Mr Hammond’s 2018 budget, delivered to Parliament today, was billed as one of the toughest political juggling acts of a generation.
With the Prime Minister having basically ‘spent the budget’ in her conference speech, the pressure was on for the Chancellor to deliver an ‘end to austerity’. Comparisons were being drawn to the time when Tony Blair committed to huge NHS spending just ahead of Gordon Brown’s 2000 budget – starting the end of a beautiful friendship. However, the stakes are much higher in 2018, than they ever were – nearly two decades ago.
This budget had to be about helping Britain through darker times and reassuring voters that a sensible and ‘flexible’ plan is in place to enable the UK to react to the March Brexit deadline. This Chancellor has not really come up with much to cheer us up to date – so how did he do this time?
I thought a brief theme of ‘the good, the bad and the muddled’ might be most fitting:
The Chancellor came out fighting with this budget. He was buoyed by recent better economic news.
The Office for Budgetary Responsibility (OBR) have forecast a better growth rate for the UK economy in 2019.
The Chancellor was also able to predict that UK borrowing will be down to its lowest levels for 20 years by 2024.
Digital Platform Giants with over £500million in profits per year are to be targeted with a UK Digital Services Tax. This is in an attempt to redress the balance to help high street shops.
Furthermore, the Chancellor promised a reduction in Business Rates by a third over the next two years for many businesses and a £675million fighting fund for local councils to help rejuvenate their retail spaces and free up much needed housing.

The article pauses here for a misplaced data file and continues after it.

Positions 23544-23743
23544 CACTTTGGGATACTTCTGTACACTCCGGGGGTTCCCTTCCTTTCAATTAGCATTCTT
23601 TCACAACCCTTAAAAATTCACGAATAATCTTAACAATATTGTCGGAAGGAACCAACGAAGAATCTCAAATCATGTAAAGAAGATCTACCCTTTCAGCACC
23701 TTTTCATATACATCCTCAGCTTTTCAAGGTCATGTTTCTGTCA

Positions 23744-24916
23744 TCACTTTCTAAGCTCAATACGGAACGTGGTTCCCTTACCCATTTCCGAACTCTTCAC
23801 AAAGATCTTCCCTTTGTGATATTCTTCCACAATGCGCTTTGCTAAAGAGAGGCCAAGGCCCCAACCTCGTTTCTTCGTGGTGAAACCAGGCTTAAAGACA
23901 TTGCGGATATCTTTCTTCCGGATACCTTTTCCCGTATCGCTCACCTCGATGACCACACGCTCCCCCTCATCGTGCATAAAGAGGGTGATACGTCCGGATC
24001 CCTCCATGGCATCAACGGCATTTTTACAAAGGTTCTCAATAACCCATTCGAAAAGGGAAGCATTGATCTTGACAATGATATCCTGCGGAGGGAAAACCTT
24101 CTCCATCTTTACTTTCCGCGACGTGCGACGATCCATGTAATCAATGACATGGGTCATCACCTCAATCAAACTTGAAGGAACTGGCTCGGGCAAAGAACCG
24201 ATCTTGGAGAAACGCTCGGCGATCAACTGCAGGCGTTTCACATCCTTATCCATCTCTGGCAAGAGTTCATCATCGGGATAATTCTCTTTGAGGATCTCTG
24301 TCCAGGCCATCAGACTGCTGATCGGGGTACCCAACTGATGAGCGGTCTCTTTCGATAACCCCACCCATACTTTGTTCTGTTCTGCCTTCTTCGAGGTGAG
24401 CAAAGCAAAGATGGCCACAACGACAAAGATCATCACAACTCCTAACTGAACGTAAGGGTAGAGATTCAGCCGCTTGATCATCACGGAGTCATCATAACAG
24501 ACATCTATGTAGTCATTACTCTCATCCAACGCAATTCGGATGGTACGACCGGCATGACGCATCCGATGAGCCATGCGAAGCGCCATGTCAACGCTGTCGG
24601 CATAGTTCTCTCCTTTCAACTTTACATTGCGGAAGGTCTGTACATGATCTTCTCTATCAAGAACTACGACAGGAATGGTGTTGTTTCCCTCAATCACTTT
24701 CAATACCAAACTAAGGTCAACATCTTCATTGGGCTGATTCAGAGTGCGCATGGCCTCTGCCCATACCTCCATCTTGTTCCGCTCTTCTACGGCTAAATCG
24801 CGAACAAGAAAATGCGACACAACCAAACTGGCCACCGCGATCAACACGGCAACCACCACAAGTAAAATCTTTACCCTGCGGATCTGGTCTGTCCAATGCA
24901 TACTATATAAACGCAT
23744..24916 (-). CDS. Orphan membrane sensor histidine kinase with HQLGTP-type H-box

Enterprise Allowances are to be increased and the valuable Entrepreneurs relief is to stay at 10%.
E-Gate incentives were also revealed for US and Canadian residents – to allow swifter checking in for non EEA residents. This offered a message that the UK is ‘open for business’
Notice that much of the ‘good news’ really is more about ‘concept’ and not so much about details.
Buy to let investors were once again hit by a Capital Gains clampdown for properties which were not solely their main residence.
There was also a tightening around the rules for self-employed contractor businesses that supply services to larger organisations.
There will doubtless be more catches in this budget that will come out in the detail in the coming months.
There was very little detail around ISA limits and Pension contribution limits. Obviously our priority is our client portfolios!
It seems there is very little room for personal ‘giveaways’ from this Chancellor. Gone are the heady days of ‘rabbit out of the hat’ announcements.
This budget was far more self-assured and I believe it went some of the way towards bolstering UK morale. The Chancellor received considerable space within which to speak and the watcher got the sense that things may just be heading in a more decisive direction.
The FTSE 100 rose nicely throughout the afternoon as it took in the budget facts. There were plenty of ‘good news’ snippets throughout this budget to offer some cheer.
However, there was really very little detail to get excited about. The purse strings remain tight for personal tax planning. This is actually understandable as the country faces a huge challenge ahead. In a way it almost feels as if a budget didn’t happen today – merely some political sparring where the Chancellor probably came off best.